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Benefits of welcoming refugees highlighted

By Ann Marie Foley - 19 May, 2016

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An international study launched yesterday (18 May) shows how investing €1 in welcoming refugees can yield nearly €2 in economic benefits within five years.

Philippe Legrain, the author of the report and former economic adviser to the President of the European Commission, President Barroso, said that accepting refugees and empowering them to succeed in the workplace can lead to significant economic growth.

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The study titled Refugees Work: a humanitarian investment that yields economic dividends, highlights how nearly one million Vietnamese ‘boat people’ fled their country in the late 70s and early 80s.

Those that arrived in the USA with little or no English now have higher employment rates and greater average incomes than people born in the USA.

Welcoming a refugee can cost up to €12,000 initially but over time they begin to work and pay tax and contribute to the economy, he told on RTE Radio 1 News.

He suggested that, in Ireland, the sooner asylum seekers are allowed to work and their qualifications are recognised the sooner they will be able to join the workforce and benefit Irish society.

For example, in the UK training a new local British doctor costs over £250,000; the estimated cost of training a refugee doctor for practice in the UK is around £25,000.

The key to unlocking such potential is in processing asylum applications quickly, recognising qualifications as well as providing English language classes and settling the refugees in places that are not unemployment black spots.

Separately, earlier in the week as the crew of the Irish navy vessel LÉ Róisín rescued 125 migrants/refugees in its first operation in the Mediterranean, actress Angelina Jolie Pitt, the UN refugee agency’s special envoy, warned that the international humanitarian system for refugees is breaking down.

The Irish navy mission rescued some 107 men and 18 women, who were travelling in a rubber craft approximately 40 nautical miles north east of Tripoli.

This latest rescue comes after previous missions which saved the lives of more than 8,000 men, women and children.

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Speaking as part of the BBC’s World on the Move day (on 16 May), Angelina Jolie Pitt, said that more than 60 million people, one in 122, are displaced globally and the average time that a person is displaced for is now 20 years.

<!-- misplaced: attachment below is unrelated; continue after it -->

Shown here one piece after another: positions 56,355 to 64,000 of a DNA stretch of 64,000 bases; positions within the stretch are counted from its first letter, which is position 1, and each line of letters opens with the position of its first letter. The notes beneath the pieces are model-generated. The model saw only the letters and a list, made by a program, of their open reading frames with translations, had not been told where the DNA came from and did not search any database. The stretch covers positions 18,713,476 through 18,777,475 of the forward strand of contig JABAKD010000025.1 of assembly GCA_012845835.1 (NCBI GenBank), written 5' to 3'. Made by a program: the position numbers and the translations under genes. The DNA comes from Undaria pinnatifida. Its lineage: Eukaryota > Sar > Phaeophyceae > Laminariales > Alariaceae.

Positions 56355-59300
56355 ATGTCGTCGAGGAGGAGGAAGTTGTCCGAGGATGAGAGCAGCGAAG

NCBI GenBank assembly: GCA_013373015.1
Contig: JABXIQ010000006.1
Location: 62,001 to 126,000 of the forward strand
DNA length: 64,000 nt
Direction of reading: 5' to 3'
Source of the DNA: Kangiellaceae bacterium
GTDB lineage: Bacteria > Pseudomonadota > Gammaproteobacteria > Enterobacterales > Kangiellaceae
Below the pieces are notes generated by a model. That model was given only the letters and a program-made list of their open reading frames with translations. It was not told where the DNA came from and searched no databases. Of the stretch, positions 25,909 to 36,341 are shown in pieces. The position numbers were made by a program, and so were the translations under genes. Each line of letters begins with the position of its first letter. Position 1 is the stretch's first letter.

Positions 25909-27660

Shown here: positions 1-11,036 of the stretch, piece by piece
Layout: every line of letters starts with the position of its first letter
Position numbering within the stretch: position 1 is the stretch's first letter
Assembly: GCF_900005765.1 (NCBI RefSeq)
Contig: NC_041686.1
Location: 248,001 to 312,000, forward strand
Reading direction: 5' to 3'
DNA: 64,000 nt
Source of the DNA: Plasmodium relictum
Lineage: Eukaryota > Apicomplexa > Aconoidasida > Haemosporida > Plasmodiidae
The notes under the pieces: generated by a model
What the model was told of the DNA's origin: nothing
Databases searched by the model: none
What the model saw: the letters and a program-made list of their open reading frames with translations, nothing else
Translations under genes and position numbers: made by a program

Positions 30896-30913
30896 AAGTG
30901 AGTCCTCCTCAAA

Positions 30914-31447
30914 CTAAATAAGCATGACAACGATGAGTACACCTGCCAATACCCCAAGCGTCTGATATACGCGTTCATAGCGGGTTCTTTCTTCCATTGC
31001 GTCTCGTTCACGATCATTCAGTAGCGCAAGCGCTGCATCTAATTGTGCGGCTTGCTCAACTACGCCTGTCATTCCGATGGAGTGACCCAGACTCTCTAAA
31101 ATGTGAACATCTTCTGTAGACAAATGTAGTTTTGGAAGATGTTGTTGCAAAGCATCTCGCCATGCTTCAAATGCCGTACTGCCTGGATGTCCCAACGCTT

She said that the “number of conflicts and scale of displacement had grown so large” that the system to protect and return refugees is not working.

UN appeals are drastically under-funded.

“Is it any surprise that some of these desperate people, who are running out of all options and who see no hope of returning home, would make a push for Europe as a last resort, even at the risk of death?” she asked.

But she emphasised that Europe is only a fraction of the global refugee problem. She pointed to countries like Turkey, Pakistan, Lebanon, Iran, Ethiopia, and Jordan, and said that we in the west are not the ones making the greatest sacrifice.

She cautioned that fear of uncontrolled migration poses a risk of a “race to the bottom”.

Countries want to be seen to be “toughest” on emigration despite their international responsibilities. She concluded by urging the entire world to rally together because how this crisis is handled will define the century and the alternative is chaos.

The Immigrant Council of Ireland has also been speaking of international responsibilities. While complementing the crew of the LÉ Róisín, it called on the Irish Government to honour its commitment to take in refugees.

“As a country our efforts must not stop with search and rescue. It is important that we also offer safety, protection and hope.”

“Our Government must honour its commitment to take in 4,000 people by the end of next year and at EU level ensure that those who are in immediate danger are offered legal channels to enter Europe,” said Brian Killoran, Chief Executive of the Immigrant Council of Ireland.

“The LÉ Róisín is setting an example which must be followed across all areas of Government policy so that Ireland will become a genuine voice for humanity at a time when others want Europe to walk away from its responsibilities.”

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